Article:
Sermon for the Eighth Sunday after Pentecost
July 19, 2015, St. Paul Lutheran Church, Wallis, Texas
Sermon Texts: Psalm 147:7-11 & Psalm 145:16 (Today’s Introit)
Sermon Theme: “Sing to the Lord . . . Make Melody to Our God”
(Sources: Emphasis Online Illustrations; Harper’s Bible Dictionary; “Introduction to the Psalms,” Concordia Self Study Bible; original ideas; Online Church Jokes; Angels Singing, Online openbible.info; The Role of Music in Worship by Dr. Michael Edwards; Scott Bayles, SermonCentral online; Nelson’s Three-in-One)
Grace, mercy and peace to you from God our Father and from the Lord Jesus Christ.
The Book of Psalms is the largest book in the Bible, and it is made up of ancient hymns, written by men and inspired by the Holy Spirit. It has always been the Church’s hymnbook. The Hebrew title for this great hymn book is “Tehillah” which means “song or songs of praise”; the English title “Psalms” or “Psalter” (which came from Greek) means “stringed instruments such as harp, lyre and lute.” Throughout, it contains rubrics for music; there is no doubt that it is a song book.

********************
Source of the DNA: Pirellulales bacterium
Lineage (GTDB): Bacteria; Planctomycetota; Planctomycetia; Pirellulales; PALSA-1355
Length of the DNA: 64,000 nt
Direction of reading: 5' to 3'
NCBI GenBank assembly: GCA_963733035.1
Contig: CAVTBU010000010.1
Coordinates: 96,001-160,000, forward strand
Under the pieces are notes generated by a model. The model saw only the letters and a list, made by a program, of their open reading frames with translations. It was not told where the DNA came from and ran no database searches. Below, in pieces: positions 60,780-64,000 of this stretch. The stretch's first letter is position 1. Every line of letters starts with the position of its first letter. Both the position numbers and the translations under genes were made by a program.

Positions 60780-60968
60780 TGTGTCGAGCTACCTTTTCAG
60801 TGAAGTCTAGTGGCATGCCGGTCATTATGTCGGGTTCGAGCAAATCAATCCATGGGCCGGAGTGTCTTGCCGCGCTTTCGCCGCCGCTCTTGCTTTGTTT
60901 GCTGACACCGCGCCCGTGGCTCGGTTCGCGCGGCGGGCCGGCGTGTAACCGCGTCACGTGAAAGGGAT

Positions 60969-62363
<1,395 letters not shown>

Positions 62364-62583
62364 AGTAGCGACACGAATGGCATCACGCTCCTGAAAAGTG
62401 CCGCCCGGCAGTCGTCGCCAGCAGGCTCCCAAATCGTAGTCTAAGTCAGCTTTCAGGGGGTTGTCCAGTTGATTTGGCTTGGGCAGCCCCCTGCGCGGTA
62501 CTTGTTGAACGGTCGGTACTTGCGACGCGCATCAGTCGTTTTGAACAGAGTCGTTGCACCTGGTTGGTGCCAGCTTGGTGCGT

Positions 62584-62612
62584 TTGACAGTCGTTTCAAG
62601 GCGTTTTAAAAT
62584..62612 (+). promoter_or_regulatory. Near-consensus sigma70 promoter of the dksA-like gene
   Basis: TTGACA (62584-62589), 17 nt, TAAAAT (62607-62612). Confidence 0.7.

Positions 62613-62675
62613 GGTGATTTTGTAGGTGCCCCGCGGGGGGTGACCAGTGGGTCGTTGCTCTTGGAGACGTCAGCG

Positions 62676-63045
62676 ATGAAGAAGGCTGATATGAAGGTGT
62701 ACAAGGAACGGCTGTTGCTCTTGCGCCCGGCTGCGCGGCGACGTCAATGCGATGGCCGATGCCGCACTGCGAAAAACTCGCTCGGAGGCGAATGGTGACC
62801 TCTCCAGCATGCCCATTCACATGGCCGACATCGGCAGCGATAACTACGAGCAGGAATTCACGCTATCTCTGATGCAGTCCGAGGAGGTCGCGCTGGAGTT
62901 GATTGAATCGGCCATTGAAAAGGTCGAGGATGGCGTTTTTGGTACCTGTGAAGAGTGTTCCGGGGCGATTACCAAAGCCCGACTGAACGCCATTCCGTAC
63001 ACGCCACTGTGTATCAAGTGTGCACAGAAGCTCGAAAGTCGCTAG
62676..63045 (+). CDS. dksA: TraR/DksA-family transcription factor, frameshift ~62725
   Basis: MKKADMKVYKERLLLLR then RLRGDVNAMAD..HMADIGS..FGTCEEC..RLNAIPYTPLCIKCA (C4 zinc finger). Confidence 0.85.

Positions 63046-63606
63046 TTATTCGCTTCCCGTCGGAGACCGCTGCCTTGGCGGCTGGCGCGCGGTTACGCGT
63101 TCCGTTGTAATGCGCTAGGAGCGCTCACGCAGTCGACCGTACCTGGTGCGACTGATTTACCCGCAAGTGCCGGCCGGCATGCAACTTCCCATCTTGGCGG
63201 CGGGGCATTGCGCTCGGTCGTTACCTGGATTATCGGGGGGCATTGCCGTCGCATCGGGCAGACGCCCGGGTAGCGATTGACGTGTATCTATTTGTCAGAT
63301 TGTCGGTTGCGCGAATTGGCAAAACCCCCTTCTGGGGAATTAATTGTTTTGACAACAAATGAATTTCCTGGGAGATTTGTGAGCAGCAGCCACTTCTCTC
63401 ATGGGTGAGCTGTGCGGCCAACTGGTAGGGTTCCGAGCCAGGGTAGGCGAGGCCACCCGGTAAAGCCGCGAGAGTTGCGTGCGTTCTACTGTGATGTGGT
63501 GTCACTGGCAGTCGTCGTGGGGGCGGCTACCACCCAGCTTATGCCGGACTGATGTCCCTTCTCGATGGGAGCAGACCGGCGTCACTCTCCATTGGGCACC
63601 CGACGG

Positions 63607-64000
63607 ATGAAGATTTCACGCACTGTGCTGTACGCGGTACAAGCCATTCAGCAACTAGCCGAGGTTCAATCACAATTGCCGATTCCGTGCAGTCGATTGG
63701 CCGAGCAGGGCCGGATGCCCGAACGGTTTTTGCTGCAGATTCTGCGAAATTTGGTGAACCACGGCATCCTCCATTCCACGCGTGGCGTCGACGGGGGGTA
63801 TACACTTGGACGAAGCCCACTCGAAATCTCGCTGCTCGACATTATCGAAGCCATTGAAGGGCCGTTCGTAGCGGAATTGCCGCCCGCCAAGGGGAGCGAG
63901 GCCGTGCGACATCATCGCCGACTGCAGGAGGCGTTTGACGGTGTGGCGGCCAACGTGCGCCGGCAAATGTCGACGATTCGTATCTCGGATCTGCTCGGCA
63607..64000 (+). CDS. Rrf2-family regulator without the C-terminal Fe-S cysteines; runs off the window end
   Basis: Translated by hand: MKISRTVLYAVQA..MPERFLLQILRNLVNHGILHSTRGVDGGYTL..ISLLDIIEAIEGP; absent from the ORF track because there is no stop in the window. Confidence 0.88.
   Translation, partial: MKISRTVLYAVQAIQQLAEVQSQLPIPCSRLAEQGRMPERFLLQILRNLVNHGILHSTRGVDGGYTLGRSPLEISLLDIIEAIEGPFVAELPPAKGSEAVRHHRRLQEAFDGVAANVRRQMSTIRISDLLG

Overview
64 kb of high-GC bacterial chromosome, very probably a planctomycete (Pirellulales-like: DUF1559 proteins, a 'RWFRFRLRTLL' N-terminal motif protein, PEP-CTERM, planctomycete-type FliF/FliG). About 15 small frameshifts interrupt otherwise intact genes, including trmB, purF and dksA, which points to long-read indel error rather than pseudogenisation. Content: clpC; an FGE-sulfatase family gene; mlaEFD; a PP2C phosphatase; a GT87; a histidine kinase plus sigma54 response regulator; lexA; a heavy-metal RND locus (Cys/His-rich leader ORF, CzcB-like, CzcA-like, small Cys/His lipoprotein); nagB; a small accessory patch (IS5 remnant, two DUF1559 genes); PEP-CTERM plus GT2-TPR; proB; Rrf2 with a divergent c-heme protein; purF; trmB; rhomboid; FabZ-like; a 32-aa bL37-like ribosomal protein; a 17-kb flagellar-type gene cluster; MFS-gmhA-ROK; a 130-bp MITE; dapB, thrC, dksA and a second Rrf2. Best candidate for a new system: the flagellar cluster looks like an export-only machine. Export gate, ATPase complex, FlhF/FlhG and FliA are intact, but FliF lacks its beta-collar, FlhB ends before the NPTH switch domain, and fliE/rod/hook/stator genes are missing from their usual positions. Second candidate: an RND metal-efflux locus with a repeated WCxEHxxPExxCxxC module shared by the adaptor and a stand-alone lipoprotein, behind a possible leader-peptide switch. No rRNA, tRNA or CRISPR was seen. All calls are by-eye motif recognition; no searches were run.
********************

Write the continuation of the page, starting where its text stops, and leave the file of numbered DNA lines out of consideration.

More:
We believe that 73 of the hymns were written by David; the others were written by Moses, Solomon, Asaph, Sons of Korah, and Ethan. We do not know the author of 34 of them. Many of the 150 psalms are songs of praise to God, singing fervently of His goodness and His greatness. The Psalms show us that God’s people are a Church on fire with zeal for the Lord.
They inspire us to want to be a Church on fire as the early Church was at Pentecost. Too many churches today are lukewarm churches like the Church in Laodicea Jesus condemned in Revelation: “So, because you are lukewarm –neither hot nor cold – I am about to spit you out of my mouth.” How do we avoid being such a lukewarm church? How do we become a church on fire? One, we praise God with zeal; two, we sing to God with passion; and three, we believe in the goodness and greatness of God wholeheartedly.
Scott Bayles shared a story about a 5th Grade teacher in a Christian school, trying to teach her students what God is like, His goodness and His greatness. So she asked her students to watch TV commercials and see if they could find TV commercials which might suggest what God is like. Her students worked on this enthusiastically. Here are the results:
“God is like a Ford – He is built tough.”
“God is like Coke – He’s the real thing, Baby!”
“God is like All State – You’re in good hands with Him.”
“God is like Tide – He gets the stains out that others leave behind.”
“God is like Hallmark Cards – He cares enough to send the very best!”
Those examples are cute and funny, but, you know, they really do suggest the goodness and greatness of God. Yes, He cares enough to send the very best – He sent us Jesus whose suffering, death, and resurrection made all the difference!